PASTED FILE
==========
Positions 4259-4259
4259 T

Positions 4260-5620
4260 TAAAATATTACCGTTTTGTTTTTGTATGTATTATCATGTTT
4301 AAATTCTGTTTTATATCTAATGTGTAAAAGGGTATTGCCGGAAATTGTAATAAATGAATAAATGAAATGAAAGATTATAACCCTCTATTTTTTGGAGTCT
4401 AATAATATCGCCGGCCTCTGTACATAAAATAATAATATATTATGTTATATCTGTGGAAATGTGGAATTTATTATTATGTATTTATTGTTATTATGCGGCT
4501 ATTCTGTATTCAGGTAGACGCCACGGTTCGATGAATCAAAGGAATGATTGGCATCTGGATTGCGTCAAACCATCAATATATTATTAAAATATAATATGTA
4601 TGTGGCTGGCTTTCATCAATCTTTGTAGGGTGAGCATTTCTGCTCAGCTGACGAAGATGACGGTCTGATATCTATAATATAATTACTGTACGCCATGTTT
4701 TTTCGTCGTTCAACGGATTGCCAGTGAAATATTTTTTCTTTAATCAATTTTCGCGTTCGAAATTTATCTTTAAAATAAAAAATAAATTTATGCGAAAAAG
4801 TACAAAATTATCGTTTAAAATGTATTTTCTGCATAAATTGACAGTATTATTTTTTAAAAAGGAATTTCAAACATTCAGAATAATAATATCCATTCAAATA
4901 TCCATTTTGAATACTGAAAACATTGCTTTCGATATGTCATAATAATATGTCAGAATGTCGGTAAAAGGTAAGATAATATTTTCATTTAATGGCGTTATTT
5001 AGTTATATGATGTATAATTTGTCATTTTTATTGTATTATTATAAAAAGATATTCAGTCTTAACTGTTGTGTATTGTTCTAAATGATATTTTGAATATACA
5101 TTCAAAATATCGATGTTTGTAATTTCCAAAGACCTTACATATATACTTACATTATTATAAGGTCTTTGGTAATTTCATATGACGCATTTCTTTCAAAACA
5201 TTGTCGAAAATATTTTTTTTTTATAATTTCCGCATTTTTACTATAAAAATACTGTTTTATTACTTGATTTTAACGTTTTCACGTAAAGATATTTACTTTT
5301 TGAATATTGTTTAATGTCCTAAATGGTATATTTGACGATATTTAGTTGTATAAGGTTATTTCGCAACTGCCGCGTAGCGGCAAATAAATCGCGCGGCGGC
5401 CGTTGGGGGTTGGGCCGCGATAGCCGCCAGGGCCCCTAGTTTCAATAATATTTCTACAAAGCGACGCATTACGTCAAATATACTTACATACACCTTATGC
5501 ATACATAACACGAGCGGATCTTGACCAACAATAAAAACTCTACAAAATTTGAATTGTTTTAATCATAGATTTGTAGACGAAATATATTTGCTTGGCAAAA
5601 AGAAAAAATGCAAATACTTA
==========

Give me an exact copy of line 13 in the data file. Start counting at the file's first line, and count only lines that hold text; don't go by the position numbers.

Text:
5101 TTCAAAATATCGATGTTTGTAATTTCCAAAGACCTTACATATATACTTACATTATTATAAGGTCTTTGGTAATTTCATATGACGCATTTCTTTCAAAACA